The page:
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1 hour ago, unShirley said:

The second place boat last year, Pear Shaped Racing, looks to be very similar to Time Machine.  Is it?  PSR is a little longer.  It was sailed with 3 people aboard.  

At 34.5’ I think we are about 6’ bigger than Time Machine. We sailed with 3 in the 2019 R2AK, when you add gear, water etc we were sailing with equivalent weight of 4. With just 3 on a boat like Dragon it was very tiring, if you aren’t sailing you are pedalling or doing sail changes, navigation etc and a lot of sail changes which amounted to little or no sleep. We were having hallucinations on the last day, not fun and not safe.  I don’t think Time Machine would have the load carrying ability to sail with three and still perform well so you with two you would essentially be sailing single handed in order for the other person to get some rest. Better have a good AP.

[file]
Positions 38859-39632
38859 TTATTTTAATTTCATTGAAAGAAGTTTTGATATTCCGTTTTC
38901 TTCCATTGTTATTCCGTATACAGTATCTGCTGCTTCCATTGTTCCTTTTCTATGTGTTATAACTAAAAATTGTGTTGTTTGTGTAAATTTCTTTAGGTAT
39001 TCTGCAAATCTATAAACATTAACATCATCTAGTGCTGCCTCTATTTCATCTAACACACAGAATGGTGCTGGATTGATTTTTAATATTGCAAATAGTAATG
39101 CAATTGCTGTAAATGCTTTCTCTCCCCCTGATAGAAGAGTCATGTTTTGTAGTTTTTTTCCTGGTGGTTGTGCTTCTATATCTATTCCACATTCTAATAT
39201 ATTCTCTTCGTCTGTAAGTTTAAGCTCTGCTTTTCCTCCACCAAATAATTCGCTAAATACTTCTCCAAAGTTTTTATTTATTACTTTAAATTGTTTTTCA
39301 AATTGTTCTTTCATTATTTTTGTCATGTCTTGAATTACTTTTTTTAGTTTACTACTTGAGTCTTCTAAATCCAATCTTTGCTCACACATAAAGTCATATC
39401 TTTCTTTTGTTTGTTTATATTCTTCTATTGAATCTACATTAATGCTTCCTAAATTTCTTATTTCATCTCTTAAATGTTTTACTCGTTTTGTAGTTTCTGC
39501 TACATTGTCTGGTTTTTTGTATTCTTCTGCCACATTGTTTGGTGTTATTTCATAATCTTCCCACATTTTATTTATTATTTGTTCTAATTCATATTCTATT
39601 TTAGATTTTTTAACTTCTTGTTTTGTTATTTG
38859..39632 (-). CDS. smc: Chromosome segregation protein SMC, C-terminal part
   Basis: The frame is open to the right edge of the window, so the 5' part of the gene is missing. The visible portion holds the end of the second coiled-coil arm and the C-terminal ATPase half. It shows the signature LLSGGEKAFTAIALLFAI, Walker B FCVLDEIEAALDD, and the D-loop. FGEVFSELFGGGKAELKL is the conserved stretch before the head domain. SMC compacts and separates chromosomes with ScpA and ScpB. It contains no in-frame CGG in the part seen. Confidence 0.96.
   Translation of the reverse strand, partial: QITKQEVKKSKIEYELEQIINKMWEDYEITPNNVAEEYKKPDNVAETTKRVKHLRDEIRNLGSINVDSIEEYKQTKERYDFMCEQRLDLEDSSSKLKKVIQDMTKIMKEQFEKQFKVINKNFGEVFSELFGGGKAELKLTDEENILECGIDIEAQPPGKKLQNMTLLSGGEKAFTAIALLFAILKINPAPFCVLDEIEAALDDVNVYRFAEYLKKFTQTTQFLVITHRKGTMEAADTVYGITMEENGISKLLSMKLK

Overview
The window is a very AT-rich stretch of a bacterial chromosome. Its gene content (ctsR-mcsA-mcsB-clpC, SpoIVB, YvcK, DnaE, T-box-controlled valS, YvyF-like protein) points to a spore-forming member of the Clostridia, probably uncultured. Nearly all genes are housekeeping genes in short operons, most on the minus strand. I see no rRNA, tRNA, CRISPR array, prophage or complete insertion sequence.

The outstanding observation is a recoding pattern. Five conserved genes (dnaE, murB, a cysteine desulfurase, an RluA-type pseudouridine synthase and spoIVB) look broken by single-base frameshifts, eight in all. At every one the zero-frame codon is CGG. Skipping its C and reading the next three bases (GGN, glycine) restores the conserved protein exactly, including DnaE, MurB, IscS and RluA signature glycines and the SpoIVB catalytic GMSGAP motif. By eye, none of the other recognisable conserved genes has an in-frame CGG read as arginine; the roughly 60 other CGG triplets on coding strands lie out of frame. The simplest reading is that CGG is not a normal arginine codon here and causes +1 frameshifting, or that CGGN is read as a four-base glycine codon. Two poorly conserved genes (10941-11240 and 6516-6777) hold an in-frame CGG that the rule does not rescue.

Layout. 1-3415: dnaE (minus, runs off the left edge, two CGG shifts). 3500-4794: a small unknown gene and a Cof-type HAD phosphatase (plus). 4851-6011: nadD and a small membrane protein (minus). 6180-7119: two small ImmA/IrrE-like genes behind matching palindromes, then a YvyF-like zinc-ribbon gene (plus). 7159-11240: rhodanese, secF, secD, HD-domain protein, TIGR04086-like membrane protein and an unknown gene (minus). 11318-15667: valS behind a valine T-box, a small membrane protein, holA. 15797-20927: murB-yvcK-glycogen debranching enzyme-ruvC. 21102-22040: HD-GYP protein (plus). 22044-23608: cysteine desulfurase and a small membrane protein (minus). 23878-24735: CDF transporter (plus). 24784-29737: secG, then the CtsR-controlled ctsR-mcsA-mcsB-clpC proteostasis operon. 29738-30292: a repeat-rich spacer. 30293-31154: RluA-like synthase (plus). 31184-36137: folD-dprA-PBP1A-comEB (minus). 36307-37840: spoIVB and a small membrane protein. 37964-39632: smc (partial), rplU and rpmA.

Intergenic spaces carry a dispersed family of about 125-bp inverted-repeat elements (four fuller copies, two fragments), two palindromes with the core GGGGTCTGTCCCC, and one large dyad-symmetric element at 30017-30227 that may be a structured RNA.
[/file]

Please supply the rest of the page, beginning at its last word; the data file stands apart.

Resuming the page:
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1 hour ago, eastern motors said:

The boats (monohulls) with more crew do well because of more pedal drives???  And more people to rotate pedaling?

No. As the owner of a 12m (40') monohull and 8.2m (27') multihull and having done long distance races on both, I think there are quite a few reasons generally related to their sailing characteristics.